That was one of the original character concepts for the Old Weird West game that kicked off the ongoing fascination with 4th edition GURPS. For some reason, this old discussion has been floating around in my brain, the last couple days. Possibly, I’m thinking in that direction because I’ve been watching the Dungeon Fantasy PC’s mental and social Disadvantages work themselves out over time. It reminds me of this old conversation that never went anywhere, really; the player considering the grizzled prospector with the heart of gold eventually settled on the lawman with amnesia and a murky past. At any rate, I figured I’d share, and get it out of my head, once and for all. 😉
It’s a common enough character trope: the character who comes across as distasteful at first meeting, but comes to grow on you. “Gruff but lovable” was how it was first described to me, as I recall, but that’s just one variation. The cliche “hooker with a heart of gold” is another. It’s any character who ends up being more likable after getting to know them, after an initial negative reaction.
Mechanically, in GURPS, being “likable” boils down to “having a positive Reaction modifier”. The reverse is true, as well. A negative net Reaction modifier means that the character isn’t likable… or worse. Those with a bad enough penalty risk prejudice or even being taken as hostile monsters and attacked on sight.
The meat of the trope is the switch from a negative net Reaction modifier at a first impression, to a positive net modifier after getting to know the character. So, when building the character, you pick up traits to cause that change over time.
Case in point: Let’s say you’re making the grizzled ol’ prospector for an upcoming game of GURPS Apple Dumpling Gang.* The prospector is Unattractive, giving a -1, but has a Sense of Duty to kids, for a conditional +2 from kids when in a pinch. The first time the kids run in to him, they’ll make their Reaction roll at -1, and likely not much care for him, compared to the Attractive (+1) schoolmarm. On the other hand, when they’ve discovered the schoolmarm’s Secret: Kidnaps Kids To Work In The Old Silver Mine, converting the secret into a Reputation worth -2, and the ol’ prospector puts himself at some personal risk to hide them from her, he’ll be at a net +1.
Obviously, this is an overly-simple example. GURPS offers the tools to build some real nuance into a character, so there’s lots of possibilities. There’s modifiers for the up-front reaction, like Appearance and Charisma. There are traits that require triggers, like Sense of Duty and the Reaction bonus from most Talents. You can fine-tune Reputations and Secrets to represent hidden virtues and skeletons in the closet.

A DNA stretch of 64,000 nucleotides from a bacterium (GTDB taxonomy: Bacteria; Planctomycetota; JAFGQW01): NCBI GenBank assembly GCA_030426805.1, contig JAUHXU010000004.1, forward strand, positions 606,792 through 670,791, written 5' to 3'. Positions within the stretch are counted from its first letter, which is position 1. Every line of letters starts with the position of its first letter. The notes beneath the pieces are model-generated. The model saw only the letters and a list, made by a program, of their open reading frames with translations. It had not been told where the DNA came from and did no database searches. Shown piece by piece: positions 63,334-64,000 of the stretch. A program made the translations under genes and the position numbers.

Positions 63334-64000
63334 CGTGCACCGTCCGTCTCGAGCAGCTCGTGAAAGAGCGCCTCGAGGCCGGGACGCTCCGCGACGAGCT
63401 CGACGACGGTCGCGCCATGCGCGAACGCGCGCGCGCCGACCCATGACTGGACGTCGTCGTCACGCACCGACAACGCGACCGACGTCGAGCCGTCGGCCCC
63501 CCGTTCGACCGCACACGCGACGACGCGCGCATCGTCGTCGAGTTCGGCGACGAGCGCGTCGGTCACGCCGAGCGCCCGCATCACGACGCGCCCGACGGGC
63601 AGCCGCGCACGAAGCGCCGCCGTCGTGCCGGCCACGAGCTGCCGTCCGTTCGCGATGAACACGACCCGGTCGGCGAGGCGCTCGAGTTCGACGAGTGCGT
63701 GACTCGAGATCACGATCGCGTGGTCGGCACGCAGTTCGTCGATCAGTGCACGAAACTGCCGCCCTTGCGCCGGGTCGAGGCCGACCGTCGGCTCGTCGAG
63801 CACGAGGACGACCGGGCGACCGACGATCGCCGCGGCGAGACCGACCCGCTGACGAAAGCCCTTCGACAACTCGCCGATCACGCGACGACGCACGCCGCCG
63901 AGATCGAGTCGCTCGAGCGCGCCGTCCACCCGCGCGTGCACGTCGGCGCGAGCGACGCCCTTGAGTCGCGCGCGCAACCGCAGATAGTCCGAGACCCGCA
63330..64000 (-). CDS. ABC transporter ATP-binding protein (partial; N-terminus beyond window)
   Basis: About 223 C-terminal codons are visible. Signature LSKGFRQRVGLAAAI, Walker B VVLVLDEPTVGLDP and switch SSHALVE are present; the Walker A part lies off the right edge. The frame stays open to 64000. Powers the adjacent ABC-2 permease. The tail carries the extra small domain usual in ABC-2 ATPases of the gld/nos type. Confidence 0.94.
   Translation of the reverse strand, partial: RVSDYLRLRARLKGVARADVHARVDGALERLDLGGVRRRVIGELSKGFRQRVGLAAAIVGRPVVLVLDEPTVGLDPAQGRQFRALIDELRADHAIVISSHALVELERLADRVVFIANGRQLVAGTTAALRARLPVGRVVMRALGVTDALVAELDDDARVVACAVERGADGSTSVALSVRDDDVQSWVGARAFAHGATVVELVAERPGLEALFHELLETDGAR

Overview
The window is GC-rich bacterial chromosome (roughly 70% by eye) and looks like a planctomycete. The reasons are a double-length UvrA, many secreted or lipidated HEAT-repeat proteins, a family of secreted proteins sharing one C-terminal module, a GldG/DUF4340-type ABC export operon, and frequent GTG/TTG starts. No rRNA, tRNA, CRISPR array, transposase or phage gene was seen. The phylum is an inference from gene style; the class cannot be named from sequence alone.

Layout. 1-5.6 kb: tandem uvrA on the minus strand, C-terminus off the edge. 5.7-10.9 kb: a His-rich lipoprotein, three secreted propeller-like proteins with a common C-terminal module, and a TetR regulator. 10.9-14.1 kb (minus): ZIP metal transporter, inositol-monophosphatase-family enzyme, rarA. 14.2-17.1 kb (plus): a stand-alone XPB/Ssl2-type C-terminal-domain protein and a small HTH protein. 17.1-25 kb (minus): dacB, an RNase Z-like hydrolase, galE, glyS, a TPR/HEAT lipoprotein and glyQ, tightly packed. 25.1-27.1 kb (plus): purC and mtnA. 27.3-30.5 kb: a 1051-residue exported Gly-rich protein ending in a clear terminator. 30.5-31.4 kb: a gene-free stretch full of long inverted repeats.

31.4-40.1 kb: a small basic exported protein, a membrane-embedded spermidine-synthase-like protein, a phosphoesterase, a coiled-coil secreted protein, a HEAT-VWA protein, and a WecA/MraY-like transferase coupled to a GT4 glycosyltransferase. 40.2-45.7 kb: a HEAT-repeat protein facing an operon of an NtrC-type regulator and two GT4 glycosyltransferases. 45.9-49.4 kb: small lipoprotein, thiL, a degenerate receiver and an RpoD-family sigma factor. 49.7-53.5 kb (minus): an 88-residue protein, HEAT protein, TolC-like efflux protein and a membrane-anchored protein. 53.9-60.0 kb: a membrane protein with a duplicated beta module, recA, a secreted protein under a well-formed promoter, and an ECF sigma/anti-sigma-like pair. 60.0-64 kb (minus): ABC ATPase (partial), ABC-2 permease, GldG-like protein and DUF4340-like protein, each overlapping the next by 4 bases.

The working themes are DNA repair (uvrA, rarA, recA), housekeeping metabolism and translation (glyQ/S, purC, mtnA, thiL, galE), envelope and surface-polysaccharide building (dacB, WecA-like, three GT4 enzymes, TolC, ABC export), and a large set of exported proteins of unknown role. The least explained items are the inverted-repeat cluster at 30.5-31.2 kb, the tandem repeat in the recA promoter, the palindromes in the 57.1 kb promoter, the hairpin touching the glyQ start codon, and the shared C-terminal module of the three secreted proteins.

When the snoopy kids find the old man’s box of photos from The War, will they find “Reputation, +3, War Hero, known only to a small group: those who remember The Battle Of The Blarg” to outweigh his “Odious Personal Habit: Shakes cane and tells kids to get off his lawn”, or “Secret: War criminal” to offset his Charisma and Diplomacy bonus? (Showing that the same method, of having Reaction modifiers that evolve over time and with the addition of knowledge, works just as well in the other direction, turning an apparently-lovable character into a hated enemy.)
In the comics, Wolverine keeps meeting young women with the Empathy advantage. (In the Marvel Universe, at least, it seems that being less than five years old automatically confers Empathy… with a possible exception for the infernal.) They initially react poorly to his Callous disadvantage. Later on, he often ends up fighting against impossible odds on their behalf, demonstrating that Sense of Duty, and winning back the battle for the net Reaction bonus.
In the movie Tales From The Crypt: Demon Knight — oh, hey, if you haven’t seen it, then (mild) SPOILER ALERT, though really, the thing is nearly twenty years old now**, so I think you’ve out-waited the rush — there’s a great set-up where you see (what you’re led to believe is) the desperate outlaw on the run from the cool, collected sheriff. Appearance modifiers and perceived Status are definitely in play. I would argue that under the circumstances, one should somehow define a white cowboy hat as a +1 bonus. Of course, it’s a bait-and-switch. Again, the potential victims start feeling a +2 for the guy with the Sense of Duty, after he goes to bat for them. Once they hear who the cowboy is and what’s really going on, his -4 Reputation (“The Devil”, or close enough) kicks in. Victims’ opinions of the two change.
All of this only applies to NPCs. PCs can’t be influenced directly by Influence skills, and they don’t make Reaction rolls. The player makes the decision as to who likes who and why. That said… you would expect the PCs to go with the flow just from pure role-play. Let’s say you’re playing a fighter, you’re under siege by a very angry dragon, and you’ve got two hirelings. One has Greed and Cowardice and runs as soon as you take your eyes off him, taking a sack full of loot with him. The other has Sense of Duty (The Boss) and stands beside you as a stalwart ally, come way may. Who do you reckon gets an effective Reaction bonus, when y’all get back to town?
* I would totally play GURPS Apple Dumpling Gang. I would play it vigorously.
** Mind the mummy wrappings, if you stir up the dust we’ll never be done sneezing.